posted by angerbot at 3:08 PM on October 11, 2014


Wouldn't it be ironic if it turns out that the people running Amaruk were actually deposed Nigerian nobility.
posted by Kid Charlemagne at 4:01 PM on October 11, 2014


Wow. You are all still acting as if this were real. Wow.
posted by yesster at 8:01 PM on October 11, 2014 [1 favorite]


Hiring would simply require the applicant to denounce the discrimination policy.

Except that personal religious beliefs are protected from discrimination in Canada, and it is flat out illegal for an employer except in very specific and very limited circumstances to even ask that question, let alone require some kind of denunciation as a condition of employment.
posted by feckless fecal fear mongering at 8:53 PM on October 11, 2014 [1 favorite]


I have a feeling that many of you have not met many Norwegians.

If "Christopher Fragassi-Bjørnsen" and "Dwayne Kenwood-Bjørnsen" sound like Norwegian names to you, chances are that you haven't met that many either...
posted by effbot at 9:00 PM on October 11, 2014 [2 favorites]


LOL I love this comment:

"Wanted: Outdoor Guide/Trained Special Forces Operator

Must be willing/capable to pass a selection tougher than the Delta/SAS/JTF2 combined. Successful applicant will attain "00" status.

Seal Team Six members need not apply.

Please forward resume with full-frontal selfie attached to: batshitcrazy@norsefetish .com"
posted by small_ruminant at 9:03 PM on October 11, 2014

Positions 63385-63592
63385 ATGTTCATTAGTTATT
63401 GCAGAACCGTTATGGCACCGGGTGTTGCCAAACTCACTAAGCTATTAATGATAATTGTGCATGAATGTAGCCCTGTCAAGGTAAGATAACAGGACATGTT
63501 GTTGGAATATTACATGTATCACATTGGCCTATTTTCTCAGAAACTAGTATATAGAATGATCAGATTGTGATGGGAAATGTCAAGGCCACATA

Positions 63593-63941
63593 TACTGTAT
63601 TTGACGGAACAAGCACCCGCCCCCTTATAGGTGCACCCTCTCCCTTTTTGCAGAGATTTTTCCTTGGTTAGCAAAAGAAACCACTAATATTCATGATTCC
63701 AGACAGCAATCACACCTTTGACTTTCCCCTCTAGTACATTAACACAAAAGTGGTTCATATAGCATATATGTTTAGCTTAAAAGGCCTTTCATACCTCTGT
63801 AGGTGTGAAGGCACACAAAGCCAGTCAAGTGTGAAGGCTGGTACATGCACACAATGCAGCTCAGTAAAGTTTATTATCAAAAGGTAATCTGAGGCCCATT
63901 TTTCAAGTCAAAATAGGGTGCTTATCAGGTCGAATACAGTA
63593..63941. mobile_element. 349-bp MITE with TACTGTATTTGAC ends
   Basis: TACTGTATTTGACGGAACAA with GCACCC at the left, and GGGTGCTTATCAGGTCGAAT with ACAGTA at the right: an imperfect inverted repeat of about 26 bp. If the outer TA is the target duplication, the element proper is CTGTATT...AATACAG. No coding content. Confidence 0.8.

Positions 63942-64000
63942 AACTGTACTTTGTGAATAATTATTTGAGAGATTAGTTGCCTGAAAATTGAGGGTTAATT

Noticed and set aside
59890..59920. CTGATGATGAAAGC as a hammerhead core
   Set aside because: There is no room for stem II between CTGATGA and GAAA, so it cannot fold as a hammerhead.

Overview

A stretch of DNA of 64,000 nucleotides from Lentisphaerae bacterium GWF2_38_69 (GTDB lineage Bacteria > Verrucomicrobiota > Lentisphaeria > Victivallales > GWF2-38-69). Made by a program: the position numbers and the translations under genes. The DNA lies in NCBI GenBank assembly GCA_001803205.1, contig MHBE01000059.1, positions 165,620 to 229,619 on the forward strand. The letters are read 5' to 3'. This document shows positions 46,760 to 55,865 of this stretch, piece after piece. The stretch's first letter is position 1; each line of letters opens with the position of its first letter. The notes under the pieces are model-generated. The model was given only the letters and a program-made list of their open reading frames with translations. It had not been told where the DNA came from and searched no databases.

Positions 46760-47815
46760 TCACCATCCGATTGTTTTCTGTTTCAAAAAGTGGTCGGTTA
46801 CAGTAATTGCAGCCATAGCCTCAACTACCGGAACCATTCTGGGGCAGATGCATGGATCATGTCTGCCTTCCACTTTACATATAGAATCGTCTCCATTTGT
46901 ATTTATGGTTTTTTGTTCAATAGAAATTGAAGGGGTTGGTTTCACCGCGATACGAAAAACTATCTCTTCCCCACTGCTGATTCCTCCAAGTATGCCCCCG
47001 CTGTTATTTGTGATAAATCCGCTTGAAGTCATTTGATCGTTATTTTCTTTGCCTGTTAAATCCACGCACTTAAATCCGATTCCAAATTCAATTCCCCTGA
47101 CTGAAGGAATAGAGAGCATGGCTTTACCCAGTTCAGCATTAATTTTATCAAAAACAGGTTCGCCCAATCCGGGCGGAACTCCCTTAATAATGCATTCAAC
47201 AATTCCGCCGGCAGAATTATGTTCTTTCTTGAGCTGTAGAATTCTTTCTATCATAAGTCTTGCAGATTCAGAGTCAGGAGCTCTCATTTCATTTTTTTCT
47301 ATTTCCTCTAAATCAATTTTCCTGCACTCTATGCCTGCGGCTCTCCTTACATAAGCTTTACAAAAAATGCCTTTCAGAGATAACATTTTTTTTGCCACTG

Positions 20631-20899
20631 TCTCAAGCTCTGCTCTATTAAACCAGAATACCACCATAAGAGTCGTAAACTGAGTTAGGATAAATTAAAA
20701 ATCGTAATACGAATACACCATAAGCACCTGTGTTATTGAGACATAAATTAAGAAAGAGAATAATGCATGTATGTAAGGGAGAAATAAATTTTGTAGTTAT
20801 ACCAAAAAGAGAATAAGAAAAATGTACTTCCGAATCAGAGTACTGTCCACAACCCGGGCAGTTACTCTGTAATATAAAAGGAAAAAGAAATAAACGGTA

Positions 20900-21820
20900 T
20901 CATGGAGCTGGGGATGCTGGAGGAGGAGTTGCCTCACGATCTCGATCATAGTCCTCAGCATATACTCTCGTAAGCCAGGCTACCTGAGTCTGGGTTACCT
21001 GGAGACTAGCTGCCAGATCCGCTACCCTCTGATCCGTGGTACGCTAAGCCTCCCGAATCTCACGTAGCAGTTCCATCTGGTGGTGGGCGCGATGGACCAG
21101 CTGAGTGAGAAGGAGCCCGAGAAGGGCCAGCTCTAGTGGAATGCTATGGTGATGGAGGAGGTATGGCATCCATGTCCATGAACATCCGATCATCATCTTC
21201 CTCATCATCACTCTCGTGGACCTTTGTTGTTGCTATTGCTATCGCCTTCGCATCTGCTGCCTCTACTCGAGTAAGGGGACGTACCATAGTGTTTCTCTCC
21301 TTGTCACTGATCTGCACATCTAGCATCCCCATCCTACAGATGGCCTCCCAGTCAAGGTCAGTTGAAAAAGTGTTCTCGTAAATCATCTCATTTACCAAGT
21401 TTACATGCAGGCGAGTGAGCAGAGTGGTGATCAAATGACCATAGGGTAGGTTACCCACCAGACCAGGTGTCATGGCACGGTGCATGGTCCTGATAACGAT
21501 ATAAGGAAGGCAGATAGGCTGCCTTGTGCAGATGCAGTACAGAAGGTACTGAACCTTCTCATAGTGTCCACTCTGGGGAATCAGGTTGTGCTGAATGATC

I watched Trollhunter, so I think I know exactly what is going on here. It's really for her own safety, trolls can smell a Christian's blood from like a mile away.
posted by ckape at 9:51 PM on October 11, 2014 [2 favorites]


Wouldn't it be ironic if it turns out that the people running Amaruk were actually Alanis Morissette
posted by oulipian at 5:55 AM on October 12, 2014 [1 favorite]


No, that would just be an odd coincidence.
posted by Flashman at 9:25 AM on October 12, 2014 [5 favorites]


But how do you know that they would, unless you a) ask them questions that really AREN'T supposed to be on a job application, or b) you're assuming they would based on some mental gymnastics stemming from where they went to university?

The rules for admission to her university make (at least) two things clear. One is their position on homosexuality, and two, that it's okay to discriminate against any who don't agree with that position. The policy of the university where she earned her degree opens the door to this inquiry. In this instance it also may be proper for a wilderness outfitter to inquire about the prospective employee's views about creationism.

If they don't like the sauce being poured over their goose, they shouldn't try to pour it over someone else's gander.
posted by mule98J at 1:01 PM on October 12, 2014 [1 favorite]


From their website:

Notice

Three Canadian female applicants have recently reported that they felt "attacked" during the first stage of our recruiting process (online application submission). Applicants who cannot handle being challenged during a job application are kindly advised that the demanding career of a guide with our company may not be the best fit for them.


Lots of fun here. That's a lot of work for a trolling expedition, though. Can't wait to hear more on this.
posted by GhostintheMachine at 5:29 AM on October 13, 2014


I appreciate the dedication of whoever set this up.

Also, seems like a lot of fellow MeFites want to bring back the Jewish/not-Jewish firm split but with a different religion. That's not right, but, okay. Just keep in mind you already work with Christians and don't realize it because they're the same as you.
posted by michaelh at 10:14 AM on October 13, 2014